New York Yankees
Joe Girardi wasn't sure what to expect from Freddy Garcia on Monday. The veteran right-hander hadn't started a game since Aug. 7 due to a cut on his right ring finger that sent him to the DL.
What Girardi and the Yankees got from Garcia was pretty much the same pitcher they'd seen all season -- a guy who makes up for a lack of velocity with great location and knows how to keep hitters off balance.
Garcia limited Baltimore to just two hits over six innings. Mark Reynolds hit Garcia's one glaring mistake -- a hanging breaking ball -- over the wall in the fifth inning. Other than that, it was smooth sailing for the veteran righty, who walked one and struck out five.
"That's as good as it gets. He hung one slider to Mark Reynolds, gave us six good innings," Girardi said. "I would have signed up for that if someone were to ask me what we were going to get from him tonight."
After getting what he would have signed up for, Girardi penciled Garcia into his pitching rotation. The Yankees are expected to cut the rotation from six to five starters after the three-game series in Boston but Garcia won't be a candidate for demotion.
Girardi confirmed Monday night that the veteran righty will remain in the rotation.
Garcia was nonplussed when given the news.
"If we go five, we go five, if we go six we go six," he said. "I try to stay with the group and try to win some games and try to clinch early."
Clinching anything is along way away but the Yankees climbed to within 1 1/2 games of idle Boston in the AL East on the strength of Garcia's two-hit performance over six innings on Monday.
Starting for the first time in 21 days, the veteran looked sharp early on. He retired 13 of the first 14 hitters faced before allowing a homer to Reynolds. Particularly encouraging for the Yankees is the fact that Garcia's splitter -- his best pitch and one he could not throw due to the cut on his right index finger -- was effective.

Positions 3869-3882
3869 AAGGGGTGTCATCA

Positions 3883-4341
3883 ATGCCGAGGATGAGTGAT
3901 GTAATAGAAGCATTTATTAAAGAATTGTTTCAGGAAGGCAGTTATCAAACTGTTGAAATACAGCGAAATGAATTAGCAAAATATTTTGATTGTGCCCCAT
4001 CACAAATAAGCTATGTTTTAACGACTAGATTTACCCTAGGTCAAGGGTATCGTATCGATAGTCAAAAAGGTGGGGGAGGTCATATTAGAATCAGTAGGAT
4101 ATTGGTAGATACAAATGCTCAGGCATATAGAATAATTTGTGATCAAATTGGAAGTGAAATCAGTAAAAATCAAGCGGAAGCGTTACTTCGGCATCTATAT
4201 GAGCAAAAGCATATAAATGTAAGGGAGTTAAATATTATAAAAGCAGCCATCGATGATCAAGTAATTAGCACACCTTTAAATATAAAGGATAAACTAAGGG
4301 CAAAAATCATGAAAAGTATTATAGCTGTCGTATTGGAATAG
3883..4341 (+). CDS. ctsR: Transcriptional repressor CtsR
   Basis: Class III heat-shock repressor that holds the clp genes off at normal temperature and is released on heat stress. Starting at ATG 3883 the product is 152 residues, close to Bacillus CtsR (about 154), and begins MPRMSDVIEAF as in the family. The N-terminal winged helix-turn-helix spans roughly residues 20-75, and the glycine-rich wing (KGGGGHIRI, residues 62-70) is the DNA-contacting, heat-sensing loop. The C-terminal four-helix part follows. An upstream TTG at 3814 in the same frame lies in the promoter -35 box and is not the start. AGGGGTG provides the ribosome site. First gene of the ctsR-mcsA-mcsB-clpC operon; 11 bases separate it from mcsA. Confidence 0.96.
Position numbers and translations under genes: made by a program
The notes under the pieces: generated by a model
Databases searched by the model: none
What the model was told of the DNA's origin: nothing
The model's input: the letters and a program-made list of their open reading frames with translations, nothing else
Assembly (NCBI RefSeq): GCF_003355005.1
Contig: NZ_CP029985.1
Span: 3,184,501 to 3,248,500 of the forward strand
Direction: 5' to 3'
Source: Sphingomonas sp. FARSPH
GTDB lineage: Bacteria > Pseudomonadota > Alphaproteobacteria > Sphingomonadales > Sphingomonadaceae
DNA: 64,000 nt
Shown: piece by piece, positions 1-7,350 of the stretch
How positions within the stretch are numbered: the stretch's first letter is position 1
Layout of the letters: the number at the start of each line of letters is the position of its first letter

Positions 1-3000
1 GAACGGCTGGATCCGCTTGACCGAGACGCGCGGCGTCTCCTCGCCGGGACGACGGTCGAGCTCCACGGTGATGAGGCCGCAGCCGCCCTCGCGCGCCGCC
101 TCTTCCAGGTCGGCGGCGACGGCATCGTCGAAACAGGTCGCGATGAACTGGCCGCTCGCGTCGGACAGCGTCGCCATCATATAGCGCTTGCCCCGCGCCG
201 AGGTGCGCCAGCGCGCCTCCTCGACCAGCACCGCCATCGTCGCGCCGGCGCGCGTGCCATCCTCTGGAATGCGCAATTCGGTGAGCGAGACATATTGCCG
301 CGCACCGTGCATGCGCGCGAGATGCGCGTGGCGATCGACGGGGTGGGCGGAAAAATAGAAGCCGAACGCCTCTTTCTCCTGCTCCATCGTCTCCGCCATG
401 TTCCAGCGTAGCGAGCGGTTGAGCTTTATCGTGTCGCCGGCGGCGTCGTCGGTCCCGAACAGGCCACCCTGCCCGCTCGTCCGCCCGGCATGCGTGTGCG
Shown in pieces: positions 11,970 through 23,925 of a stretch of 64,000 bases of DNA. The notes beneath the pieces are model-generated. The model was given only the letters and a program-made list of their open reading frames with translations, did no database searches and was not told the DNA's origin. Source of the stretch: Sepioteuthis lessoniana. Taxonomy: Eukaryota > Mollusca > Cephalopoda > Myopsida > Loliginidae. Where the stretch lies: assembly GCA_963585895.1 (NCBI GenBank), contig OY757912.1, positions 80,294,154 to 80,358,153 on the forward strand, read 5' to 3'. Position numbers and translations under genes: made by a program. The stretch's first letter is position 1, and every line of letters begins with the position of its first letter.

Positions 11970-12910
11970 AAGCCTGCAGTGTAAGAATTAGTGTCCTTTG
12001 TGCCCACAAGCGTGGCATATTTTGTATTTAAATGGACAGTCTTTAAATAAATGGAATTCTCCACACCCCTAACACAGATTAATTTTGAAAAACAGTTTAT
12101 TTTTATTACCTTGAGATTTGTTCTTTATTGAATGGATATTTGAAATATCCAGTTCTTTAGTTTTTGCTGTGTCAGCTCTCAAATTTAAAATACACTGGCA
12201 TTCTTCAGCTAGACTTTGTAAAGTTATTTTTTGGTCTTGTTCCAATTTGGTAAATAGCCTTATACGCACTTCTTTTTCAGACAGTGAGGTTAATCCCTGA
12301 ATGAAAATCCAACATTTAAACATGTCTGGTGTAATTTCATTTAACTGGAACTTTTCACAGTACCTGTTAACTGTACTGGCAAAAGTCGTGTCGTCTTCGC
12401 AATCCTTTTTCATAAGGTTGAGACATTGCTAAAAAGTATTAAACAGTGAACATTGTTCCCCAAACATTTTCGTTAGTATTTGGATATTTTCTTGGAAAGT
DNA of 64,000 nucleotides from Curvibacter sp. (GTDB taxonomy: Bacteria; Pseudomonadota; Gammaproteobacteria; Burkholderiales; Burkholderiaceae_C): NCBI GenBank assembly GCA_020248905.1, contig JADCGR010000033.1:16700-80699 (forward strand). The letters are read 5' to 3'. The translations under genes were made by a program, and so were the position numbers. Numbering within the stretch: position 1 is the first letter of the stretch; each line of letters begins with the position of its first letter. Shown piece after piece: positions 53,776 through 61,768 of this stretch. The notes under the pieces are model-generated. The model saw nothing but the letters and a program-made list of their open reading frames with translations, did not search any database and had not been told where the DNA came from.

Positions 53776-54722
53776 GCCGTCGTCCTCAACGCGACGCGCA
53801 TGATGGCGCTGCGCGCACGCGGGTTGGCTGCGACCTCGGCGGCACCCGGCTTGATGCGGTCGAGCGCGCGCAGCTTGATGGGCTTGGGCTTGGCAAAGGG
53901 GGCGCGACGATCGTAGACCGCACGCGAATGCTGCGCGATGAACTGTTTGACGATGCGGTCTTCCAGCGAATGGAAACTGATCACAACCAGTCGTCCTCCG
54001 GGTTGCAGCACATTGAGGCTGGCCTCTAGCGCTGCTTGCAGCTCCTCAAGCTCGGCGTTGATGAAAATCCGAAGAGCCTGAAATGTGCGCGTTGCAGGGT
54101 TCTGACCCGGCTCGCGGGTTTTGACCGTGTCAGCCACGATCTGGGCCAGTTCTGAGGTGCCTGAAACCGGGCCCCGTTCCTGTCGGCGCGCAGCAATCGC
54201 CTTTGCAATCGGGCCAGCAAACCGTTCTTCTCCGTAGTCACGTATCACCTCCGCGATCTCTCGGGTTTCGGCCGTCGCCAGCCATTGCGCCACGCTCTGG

"He seemed like he didn't miss a beat," Derek Jeter said. "He went out there and did what he was doing he was before."
But the whole night wasn't a breeze for Garcia.
With two out in the sixth, the veteran righty threw a 1-2 fastball to Nick Markakis that appeared to be a strike. But home plate umpire Vic Carapazza called it a ball. Garcia was visibly upset after the pitch and ended up walking Markakis.
But he bounced back to get Adam Jones to fly out to left.
"I made that pitch," Garcia said.
At the end of the night, Garcia had made enough pitches to get his 11th win of the season -- thanks in part to Nick Swisher's two-run shot in the fourth and a strong performance out of the Yankee bullpen.
After the game, the Garcia expressed his self-analysis in the simplest terms.
"I'm glad to do my job and get a win," he said.